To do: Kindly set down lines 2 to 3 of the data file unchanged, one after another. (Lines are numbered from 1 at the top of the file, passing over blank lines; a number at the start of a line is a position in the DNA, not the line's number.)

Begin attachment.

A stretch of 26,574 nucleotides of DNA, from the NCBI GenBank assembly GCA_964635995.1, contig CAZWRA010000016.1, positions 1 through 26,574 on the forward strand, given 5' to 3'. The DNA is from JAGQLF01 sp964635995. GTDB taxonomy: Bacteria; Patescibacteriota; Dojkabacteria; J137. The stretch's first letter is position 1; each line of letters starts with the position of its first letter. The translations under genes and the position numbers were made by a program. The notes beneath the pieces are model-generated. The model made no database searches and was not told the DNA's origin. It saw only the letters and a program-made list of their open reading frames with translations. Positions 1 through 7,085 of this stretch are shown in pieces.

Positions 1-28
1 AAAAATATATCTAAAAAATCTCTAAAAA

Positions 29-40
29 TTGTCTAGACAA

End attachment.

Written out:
Positions 1-28
1 AAAAATATATCTAAAAAATCTCTAAAAA